I have been trying to create a bandpass filter with the cut-off frequency at \$\mathrm{200Hz}\$ and \$\mathrm{4800Hz}\$ I have managed to get the centre frequency to \$\mathrm{2500Hz}\$. The bandwidth on the to be non-existent and I have somehow created a really bad high-pass filter.

Below is the circuit I have created: enter image description here

I am using a \$\mathrm{40nF}\$ capacitor, \$\mathrm{0.1H}\$ and a \$\mathrm{1718}\Omega\$ resistor in parallel which is all in series with another \$\mathrm{1718\Omega}\$ resistor.

This then creates the AC sweep: enter image description here

In order to get the values I have I did the following:

I knew that resonant frequency is $$ f_o= \frac{1}{2\pi\sqrt{LC}} $$

I assigned a value to \$L\$ of \$\mathrm{0.1H}\$ and rearranged to get the capacitance

Then for bandwidth: $$ B = R\sqrt{\frac{C}{L}} $$ I knew the values of \$C\$, \$L\$ and the bandwidth (\$\mathrm{2600Hz}\$)

*I realise now that the values of the resistors are incorrect but I have also tried \$\mathrm{1450}\Omega\$ resistors and the same issue

Can anyone please explain to me why this has happened and how to fix it?

  • 1
    \$\begingroup\$ What method and calculations have you use to get to the current schematic? Note that you can not cascade "individual" calculated filters. \$\endgroup\$ – Oldfart Feb 13 '19 at 14:42
  • \$\begingroup\$ Try the bandpass filter designs and plotting tools here. sim.okawa-denshi.jp/en/Fkeisan.htm \$\endgroup\$ – CrossRoads Feb 13 '19 at 14:55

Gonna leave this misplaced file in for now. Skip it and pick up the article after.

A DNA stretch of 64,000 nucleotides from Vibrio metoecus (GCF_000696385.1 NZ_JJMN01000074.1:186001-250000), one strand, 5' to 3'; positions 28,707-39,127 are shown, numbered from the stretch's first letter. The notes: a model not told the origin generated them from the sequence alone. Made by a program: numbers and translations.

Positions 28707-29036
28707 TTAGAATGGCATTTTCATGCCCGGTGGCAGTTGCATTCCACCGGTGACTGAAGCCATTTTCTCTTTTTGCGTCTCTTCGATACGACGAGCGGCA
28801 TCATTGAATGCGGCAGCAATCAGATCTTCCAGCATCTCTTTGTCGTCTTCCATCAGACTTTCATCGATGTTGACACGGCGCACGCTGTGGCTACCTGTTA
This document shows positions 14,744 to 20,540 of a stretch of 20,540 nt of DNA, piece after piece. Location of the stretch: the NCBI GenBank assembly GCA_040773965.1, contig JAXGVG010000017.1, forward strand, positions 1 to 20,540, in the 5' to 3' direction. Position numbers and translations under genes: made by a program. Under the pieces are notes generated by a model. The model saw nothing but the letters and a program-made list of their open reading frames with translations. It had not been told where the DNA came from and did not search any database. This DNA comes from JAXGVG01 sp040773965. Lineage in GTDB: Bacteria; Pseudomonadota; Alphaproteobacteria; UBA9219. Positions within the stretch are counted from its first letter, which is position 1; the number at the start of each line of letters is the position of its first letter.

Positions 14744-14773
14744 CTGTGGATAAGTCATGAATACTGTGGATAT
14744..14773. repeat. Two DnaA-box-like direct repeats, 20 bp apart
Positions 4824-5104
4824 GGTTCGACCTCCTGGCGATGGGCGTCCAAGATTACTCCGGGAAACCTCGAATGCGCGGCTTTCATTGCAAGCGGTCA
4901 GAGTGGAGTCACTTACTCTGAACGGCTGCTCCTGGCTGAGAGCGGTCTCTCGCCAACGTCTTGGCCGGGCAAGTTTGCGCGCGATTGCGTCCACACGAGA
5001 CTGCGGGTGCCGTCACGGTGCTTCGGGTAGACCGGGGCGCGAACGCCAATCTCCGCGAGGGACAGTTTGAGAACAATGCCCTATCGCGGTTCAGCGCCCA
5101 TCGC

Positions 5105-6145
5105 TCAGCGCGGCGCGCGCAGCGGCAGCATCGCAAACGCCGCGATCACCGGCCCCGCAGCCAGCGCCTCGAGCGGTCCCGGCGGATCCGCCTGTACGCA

• \$\begingroup\$ Given the Q is much less than one, this is not a standard LC bandpass design. \$\endgroup\$ – analogsystemsrf Feb 13 '19 at 17:07

I have managed to get the centre frequency to 2500 Hz

If you want equal amplitude cut-off frequencies of 200 Hz and 4800 Hz, the centre frequency you need is 980 Hz. This is calculated as \$\sqrt{200\times 4800}\$ = 979.8 Hz.

That is the centre frequency you need to aim for.

Also, when you are so asymmetrical with your 3 dB frequencies (relative to Fc) the bandwidth formula you used becomes inappropriate because it relies on both 3 dB points being close to each other. You would probably fair better with a double RC filter given the gulf between 200 Hz and 4800 Hz.

| improve this answer | |
  • \$\begingroup\$ I see that is a very good point with respect to the large difference between the cut-off frequencies. Please, could you provide a link to how you determined the centre frequency? \$\endgroup\$ – Sam lemonts Feb 13 '19 at 14:56
  • \$\begingroup\$ @Andy aka...I think, the relations between Q, B and Fo for such a filter are always valid - independent on the width of the passband. Hence, it does not matter if the 3dB frequencies are close to each other - or not. Such a bandpass is always "unsymmetric" with respect to the center frequency., \$\endgroup\$ – LvW Feb 13 '19 at 15:36
  • \$\begingroup\$ @sam lemonts...The square root formula mentioned by Andy aka applies to ALL second-order bandpass functions. The center frequency is always the geometric mean of the two edge frequencies. \$\endgroup\$ – LvW Feb 13 '19 at 15:41
  • \$\begingroup\$ This link shows you how the formula can be derived (see my detailed answer): electronics.stackexchange.com/questions/234752/… \$\endgroup\$ – LvW Feb 13 '19 at 16:02

Your Answer

By clicking “Post Your Answer”, you agree to our terms of service, privacy policy and cookie policy

Not the answer you're looking for? Browse other questions tagged or ask your own question.